Sports Illustrated’s Monday Morning Quarterback released their list of the Top 400 Players in the NFL heading into the 2017 training camp season. Andy Benoit put together the massive list, and simply asked if player A did his job better than player b throughout the listing, and then ranked the players based on his thoughts. He did not include special teams players or rookies.
Now, before we get to the Miami Dolphins rankings on this list, I will caveat it with a statement that, these rankings are a little...odd. For example, Joe Flacco is ranked 136th overall, with Russell Wilson three spots behind him at 139th, then Carson Palmer at 155th, and Cam Newton at 162nd overall. Flacco over Wilson? And over Newton?
Since we are already talking quarterbacks, we will take a look at Miami’s Ryan Tannehill. The good thing is, he is on the first page of the full listing with explanations. The bad thing is, of course, it is a countdown, so he is in the 300-400 range. He is listed as the 347th player in the league, the 22nd quarterback on the list - out of 23 who made the list. Only the Kansas City Chiefs’ Alex Smith is behind him of the quarterbacks who made the list. Ahead of Tannehill is Andy Dalton (338), Marcus Mariota (297), Kirk Cousins (261), Sam Bradford (249), Dak Prescott (223), Carson Wentz (202), and Jameis Winston (164). That makes sense.
Defensive tackle Jordan Phillips is ranked over 100 players ahead of Tannehill at 241. That makes sense.
Miami has 12 players make the list. Here are the players, with their rankings and the explanation that Benoit included:
Ryan Tannehill, QB - 347
Tannehill is approaching a crossroads season in his career. If he can't thrive in Adam Gase's scheme, and with the weapons Miami has around him, it'll be time for the Dolphins to move on. (I think he will thrive.)
Andre Branch, DE - 330
A bust in Jacksonville, Branch has found a home 350 miles south in Miami. You sometimes see that with guys who enter new schemes. You rarely see it with guys who change teams but stay in the same scheme, like Branch has.
Julius Thomas, TE - 327
Thomas has a chance to recapture his magic now that he's once again playing for Adam Gase. He'll be split out as a weakside receiver a lot. He wouldn't be a Dolphin if Gase didn't think he could win regularly on the perimeter.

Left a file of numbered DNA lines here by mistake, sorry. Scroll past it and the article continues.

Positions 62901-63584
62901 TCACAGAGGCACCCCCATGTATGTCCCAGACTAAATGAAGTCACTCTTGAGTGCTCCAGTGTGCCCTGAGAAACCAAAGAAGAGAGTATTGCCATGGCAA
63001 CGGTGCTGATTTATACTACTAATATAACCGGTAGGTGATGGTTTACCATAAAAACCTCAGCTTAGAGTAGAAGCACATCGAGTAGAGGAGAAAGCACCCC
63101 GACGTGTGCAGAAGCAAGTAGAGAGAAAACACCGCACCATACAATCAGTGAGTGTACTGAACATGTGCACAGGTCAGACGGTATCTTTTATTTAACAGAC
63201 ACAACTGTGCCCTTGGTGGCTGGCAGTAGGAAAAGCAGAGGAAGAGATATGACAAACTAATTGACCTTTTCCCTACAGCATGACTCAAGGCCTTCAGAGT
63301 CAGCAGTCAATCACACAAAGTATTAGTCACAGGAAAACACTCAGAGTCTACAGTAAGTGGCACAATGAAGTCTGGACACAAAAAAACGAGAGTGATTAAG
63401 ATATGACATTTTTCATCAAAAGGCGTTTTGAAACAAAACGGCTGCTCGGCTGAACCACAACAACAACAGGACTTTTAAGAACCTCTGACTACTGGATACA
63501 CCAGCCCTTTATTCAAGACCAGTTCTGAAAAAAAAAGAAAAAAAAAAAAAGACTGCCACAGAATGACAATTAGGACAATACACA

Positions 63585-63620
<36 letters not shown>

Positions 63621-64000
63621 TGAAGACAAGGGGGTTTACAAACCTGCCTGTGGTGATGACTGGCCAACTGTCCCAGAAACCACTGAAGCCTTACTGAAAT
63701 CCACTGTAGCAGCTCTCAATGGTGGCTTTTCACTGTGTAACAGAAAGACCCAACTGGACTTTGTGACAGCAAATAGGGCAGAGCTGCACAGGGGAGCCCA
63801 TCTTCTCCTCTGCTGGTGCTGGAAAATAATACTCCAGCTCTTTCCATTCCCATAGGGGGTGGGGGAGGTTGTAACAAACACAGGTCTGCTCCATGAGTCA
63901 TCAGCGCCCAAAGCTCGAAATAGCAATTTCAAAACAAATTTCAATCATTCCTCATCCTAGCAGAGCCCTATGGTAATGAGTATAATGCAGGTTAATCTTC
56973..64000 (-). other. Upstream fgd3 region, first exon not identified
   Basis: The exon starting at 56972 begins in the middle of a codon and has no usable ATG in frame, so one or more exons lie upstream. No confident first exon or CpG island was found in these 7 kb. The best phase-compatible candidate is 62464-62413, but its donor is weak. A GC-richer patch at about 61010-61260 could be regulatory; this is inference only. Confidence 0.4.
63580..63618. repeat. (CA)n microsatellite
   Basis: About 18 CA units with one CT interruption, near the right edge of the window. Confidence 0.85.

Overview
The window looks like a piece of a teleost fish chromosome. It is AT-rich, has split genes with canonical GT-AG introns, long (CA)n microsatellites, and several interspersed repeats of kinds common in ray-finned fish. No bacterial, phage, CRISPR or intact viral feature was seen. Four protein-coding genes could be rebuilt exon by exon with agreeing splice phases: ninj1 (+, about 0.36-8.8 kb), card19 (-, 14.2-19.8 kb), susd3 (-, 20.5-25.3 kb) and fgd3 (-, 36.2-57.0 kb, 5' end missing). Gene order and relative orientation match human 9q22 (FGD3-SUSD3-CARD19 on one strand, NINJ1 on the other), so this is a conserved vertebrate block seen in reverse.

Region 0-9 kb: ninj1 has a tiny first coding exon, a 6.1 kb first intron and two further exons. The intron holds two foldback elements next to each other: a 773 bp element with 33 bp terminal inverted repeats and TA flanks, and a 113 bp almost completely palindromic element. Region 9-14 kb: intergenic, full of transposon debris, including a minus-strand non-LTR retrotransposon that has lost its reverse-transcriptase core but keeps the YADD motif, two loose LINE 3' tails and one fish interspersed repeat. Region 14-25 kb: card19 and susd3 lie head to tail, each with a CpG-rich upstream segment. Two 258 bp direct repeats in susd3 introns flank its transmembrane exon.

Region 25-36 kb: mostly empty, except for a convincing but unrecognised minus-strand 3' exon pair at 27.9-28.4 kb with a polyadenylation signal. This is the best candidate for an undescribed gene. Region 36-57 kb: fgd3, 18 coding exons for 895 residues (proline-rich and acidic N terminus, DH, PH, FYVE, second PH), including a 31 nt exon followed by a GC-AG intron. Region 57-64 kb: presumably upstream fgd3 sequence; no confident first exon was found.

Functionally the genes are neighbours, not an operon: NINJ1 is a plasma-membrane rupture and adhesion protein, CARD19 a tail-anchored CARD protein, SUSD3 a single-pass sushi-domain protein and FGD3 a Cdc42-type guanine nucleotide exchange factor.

Lawrence Timmons, LB - 275
He doesn't quite run like he used to, but Timmons should still improve Miami's reeling linebacking corps.
Jordan Phillips, DT - 241
Phillips possesses outstanding initial quickness for his size. He will likely always be underrated while playing alongside Ndamukong Suh.
Jay Ajayi, RB - 186
He was once considered more of a gap scheme runner'someone who follows specific blockers through fairly specific running lanes. But Miami has discovered, under Adam Gase, that Ajayi is actually outstanding on outside zone runs, which is usually where slashing runners thrive.
Laremy Tunsil, OT - 182
Tunsil is ranked relatively low only because he hasn't played much left tackle in the NFL. Give him three or four weeks and he could emerge as the best young left tackle in football. His springy movement is unreal.
Jarvis Landry, WR - 178
He's a shifty playmaker, but Adam Gase's offense is tailored for regimented receivers who execute their routes on time and with precision. With a few tightened screws, Landry could be great.
Reshad Jones, S - 142
Jones is a high-risk, high-reward safety who can make plays in space or down in the box. The further he is in the box, the less dicey his risk-taking becomes.
Cameron Wake, DE - 134
How many players in history could have torn their Achilles at age 33 and still recorded 11.5 sacks at age 34? With the trade for ex-Ram William Hayes and first-round selection of Charles Harris, Wake can fully settle in as a pass-rushing specialist. This will prolong his career.
Mike Pouncey, C - 80
Supremely talented in the same ways as his twin brother, but durability is a concern. Pouncey has missed 19 games over the last four years, including 11 in 2016.
Ndamukong Suh - 51
Suh can beat you with sudden strength or gradual strength. Either way, he's stronger than your blocker.
Just for the record, the top player in the league, according to this list is Tom Brady, followed by J.J. Watt, Von Miller, Luke Kuechly, and Le’Veon Bell.